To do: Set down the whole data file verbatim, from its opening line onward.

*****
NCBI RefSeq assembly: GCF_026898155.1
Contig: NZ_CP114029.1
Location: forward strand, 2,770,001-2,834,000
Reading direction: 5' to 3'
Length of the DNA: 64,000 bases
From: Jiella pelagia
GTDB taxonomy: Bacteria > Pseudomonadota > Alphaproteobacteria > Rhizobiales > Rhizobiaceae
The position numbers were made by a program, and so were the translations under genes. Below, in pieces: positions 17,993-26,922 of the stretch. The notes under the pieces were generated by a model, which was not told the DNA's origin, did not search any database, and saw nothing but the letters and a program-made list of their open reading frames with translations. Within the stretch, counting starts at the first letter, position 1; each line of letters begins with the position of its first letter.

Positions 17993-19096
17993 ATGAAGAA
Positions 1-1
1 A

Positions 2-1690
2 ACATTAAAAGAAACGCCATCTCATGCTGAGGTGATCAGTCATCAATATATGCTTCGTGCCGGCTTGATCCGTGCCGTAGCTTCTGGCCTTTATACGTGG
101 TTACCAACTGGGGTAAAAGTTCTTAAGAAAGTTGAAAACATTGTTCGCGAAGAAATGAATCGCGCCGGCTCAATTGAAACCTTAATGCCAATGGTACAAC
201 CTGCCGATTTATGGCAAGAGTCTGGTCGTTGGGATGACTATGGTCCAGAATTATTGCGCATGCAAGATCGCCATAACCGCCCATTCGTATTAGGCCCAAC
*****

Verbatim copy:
NCBI RefSeq assembly: GCF_026898155.1
Contig: NZ_CP114029.1
Location: forward strand, 2,770,001-2,834,000
Reading direction: 5' to 3'
Length of the DNA: 64,000 bases
From: Jiella pelagia
GTDB taxonomy: Bacteria > Pseudomonadota > Alphaproteobacteria > Rhizobiales > Rhizobiaceae
The position numbers were made by a program, and so were the translations under genes. Below, in pieces: positions 17,993-26,922 of the stretch. The notes under the pieces were generated by a model, which was not told the DNA's origin, did not search any database, and saw nothing but the letters and a program-made list of their open reading frames with translations. Within the stretch, counting starts at the first letter, position 1; each line of letters begins with the position of its first letter.

Positions 17993-19096
17993 ATGAAGAA
Positions 1-1
1 A

Positions 2-1690
2 ACATTAAAAGAAACGCCATCTCATGCTGAGGTGATCAGTCATCAATATATGCTTCGTGCCGGCTTGATCCGTGCCGTAGCTTCTGGCCTTTATACGTGG
101 TTACCAACTGGGGTAAAAGTTCTTAAGAAAGTTGAAAACATTGTTCGCGAAGAAATGAATCGCGCCGGCTCAATTGAAACCTTAATGCCAATGGTACAAC
201 CTGCCGATTTATGGCAAGAGTCTGGTCGTTGGGATGACTATGGTCCAGAATTATTGCGCATGCAAGATCGCCATAACCGCCCATTCGTATTAGGCCCAAC